Interesting postscript to US election. Turns out McCain had more progressive educational ideas in technology than Obama.
McCain was far more radical and progressive in e-learning. He supported expanding virtual learning by reforming the "Enhancing Education Through Technology Program," with an initial $500 million in current federal funds to build new virtual schools and support the development of online course offerings for students. He said he would allocate $250 million to support states that commit to expanding online education opportunities and proposes offering $250 million to help students pay for online tutors or enrol in virtual schools. On top of this low-income students would be eligible to receive up to $4,000 to enrol in an online course, SAT/ACT prep course, credit recovery or tutoring services offered by a virtual provider. Obama has no policies in this area.
Both voted for and support Bush’s No Child Left Behind (NCLB), with some adjustments, no difference there. Both want to fund more teacher training, get better qualified people teaching and increase more accountability into teaching, no difference there.
The real difference comes in Obama’s Early childhood education: where he wants to invest $10 billion a year to increase the number of children eligible for Early Head Start, increase access to preschool, and provide affordable and quality child care. He also proposes to increase the child and dependent care tax credit. It may also surprise some that Obama is a keen supporter for Charter schools that receive funding from sources other than the state and get autonomy in return (same as our Foundation Schools), doubling the funding. This is part of his policy to increase choice for parents on what schools they can send their children to.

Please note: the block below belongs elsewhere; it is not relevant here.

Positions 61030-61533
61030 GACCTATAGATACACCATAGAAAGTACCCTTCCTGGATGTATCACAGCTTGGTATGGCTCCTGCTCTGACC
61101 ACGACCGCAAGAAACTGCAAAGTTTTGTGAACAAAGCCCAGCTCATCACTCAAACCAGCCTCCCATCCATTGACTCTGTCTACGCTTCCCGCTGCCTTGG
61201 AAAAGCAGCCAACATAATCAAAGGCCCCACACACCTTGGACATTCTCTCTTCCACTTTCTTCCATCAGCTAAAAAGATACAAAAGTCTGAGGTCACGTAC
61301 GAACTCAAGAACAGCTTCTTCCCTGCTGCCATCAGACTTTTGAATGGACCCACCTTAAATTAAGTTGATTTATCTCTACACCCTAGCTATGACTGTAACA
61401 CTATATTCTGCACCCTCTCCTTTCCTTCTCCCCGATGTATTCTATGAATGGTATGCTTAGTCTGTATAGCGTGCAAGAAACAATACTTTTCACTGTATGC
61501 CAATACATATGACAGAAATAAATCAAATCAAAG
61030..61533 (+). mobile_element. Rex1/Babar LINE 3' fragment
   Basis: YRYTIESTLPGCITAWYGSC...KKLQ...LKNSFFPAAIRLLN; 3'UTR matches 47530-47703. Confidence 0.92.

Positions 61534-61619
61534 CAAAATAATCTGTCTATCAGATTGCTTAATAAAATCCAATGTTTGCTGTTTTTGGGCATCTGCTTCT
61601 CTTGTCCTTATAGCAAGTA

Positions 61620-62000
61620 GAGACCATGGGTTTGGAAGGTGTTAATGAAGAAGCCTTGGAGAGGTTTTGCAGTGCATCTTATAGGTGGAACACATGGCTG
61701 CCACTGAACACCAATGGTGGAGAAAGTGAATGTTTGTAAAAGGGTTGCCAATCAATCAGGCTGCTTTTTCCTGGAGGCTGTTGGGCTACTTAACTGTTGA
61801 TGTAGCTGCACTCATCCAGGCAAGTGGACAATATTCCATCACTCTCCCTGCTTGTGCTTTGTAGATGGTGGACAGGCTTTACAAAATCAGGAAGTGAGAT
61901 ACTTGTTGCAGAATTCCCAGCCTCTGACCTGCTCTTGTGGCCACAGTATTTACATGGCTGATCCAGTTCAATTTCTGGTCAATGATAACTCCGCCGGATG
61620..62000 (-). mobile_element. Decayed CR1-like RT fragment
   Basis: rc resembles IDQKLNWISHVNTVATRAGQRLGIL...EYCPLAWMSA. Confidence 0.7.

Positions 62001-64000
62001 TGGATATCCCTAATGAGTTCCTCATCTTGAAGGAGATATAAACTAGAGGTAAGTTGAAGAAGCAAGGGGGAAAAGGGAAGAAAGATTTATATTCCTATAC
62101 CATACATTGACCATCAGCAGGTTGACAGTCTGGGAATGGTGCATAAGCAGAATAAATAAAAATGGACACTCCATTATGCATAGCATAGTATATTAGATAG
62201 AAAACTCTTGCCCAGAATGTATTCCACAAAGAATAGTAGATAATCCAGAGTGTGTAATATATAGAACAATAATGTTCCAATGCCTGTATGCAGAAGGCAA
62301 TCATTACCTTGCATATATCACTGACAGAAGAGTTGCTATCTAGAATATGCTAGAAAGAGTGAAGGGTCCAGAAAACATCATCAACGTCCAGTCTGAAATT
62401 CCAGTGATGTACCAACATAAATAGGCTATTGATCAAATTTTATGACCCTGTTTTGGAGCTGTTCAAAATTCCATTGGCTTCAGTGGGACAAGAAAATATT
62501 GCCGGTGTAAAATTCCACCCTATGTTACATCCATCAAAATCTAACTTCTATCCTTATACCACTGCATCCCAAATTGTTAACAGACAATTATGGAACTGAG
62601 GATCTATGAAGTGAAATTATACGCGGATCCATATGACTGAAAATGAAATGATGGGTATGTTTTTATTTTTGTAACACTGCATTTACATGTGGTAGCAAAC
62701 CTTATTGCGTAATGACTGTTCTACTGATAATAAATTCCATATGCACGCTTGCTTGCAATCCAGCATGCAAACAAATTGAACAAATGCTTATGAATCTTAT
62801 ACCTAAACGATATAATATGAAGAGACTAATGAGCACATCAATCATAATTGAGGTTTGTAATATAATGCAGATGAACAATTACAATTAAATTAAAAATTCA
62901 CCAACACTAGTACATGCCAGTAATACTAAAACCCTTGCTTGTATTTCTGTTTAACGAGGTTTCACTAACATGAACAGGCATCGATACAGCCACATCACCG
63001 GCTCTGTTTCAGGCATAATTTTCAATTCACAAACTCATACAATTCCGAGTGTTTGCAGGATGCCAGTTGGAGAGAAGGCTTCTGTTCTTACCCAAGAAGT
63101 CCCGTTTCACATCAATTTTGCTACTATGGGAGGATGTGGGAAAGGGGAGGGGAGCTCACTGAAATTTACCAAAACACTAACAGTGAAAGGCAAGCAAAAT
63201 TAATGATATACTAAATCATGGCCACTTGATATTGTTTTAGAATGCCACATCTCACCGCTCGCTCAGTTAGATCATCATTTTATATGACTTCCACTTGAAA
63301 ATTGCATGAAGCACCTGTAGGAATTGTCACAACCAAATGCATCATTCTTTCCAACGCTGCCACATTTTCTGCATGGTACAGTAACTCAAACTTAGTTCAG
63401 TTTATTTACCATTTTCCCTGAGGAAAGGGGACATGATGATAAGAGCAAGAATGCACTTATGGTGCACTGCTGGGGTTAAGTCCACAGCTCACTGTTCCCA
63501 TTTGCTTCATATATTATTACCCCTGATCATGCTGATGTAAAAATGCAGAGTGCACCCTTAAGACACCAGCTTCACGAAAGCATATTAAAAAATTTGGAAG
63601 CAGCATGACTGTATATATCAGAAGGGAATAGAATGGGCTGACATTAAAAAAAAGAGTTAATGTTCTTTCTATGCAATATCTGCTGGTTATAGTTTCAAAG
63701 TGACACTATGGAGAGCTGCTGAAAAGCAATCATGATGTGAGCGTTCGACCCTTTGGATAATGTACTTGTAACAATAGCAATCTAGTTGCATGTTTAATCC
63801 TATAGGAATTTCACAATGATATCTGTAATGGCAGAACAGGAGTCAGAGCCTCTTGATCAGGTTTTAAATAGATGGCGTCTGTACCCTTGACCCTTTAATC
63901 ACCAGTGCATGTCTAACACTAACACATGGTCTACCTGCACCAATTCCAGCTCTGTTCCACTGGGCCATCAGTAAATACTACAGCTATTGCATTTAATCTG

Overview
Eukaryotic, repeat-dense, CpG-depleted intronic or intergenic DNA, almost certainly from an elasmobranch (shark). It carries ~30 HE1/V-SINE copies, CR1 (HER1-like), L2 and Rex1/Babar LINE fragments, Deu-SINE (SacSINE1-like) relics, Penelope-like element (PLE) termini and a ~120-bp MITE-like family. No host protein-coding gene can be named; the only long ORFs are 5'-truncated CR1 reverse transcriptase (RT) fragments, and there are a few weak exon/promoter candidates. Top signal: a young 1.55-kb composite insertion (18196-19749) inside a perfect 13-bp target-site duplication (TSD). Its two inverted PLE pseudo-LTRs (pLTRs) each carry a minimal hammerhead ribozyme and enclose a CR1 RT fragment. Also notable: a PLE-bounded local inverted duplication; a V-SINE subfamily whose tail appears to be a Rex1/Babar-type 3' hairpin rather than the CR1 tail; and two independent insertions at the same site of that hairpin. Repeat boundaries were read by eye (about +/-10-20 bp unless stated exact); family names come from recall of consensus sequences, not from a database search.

Don’t get me wrong, I’m a huge Obama fan, but on education his policies seem predictable and a bit limp. For someone who won the election on the back of the smart use of technology he’s really missed a trick here in education and training.
The challenge for Obama is that he did a lot of "talking." Now he's got to do some "doing." No one really knows what his policies are because he talked as a centrist and his voting record is left of that.
I think what hurts him is that his party is yoked to the educational unions which are not always the most progressive when it comes to change.
The irony is that all of the public educators I know are very passionate about progressive change.
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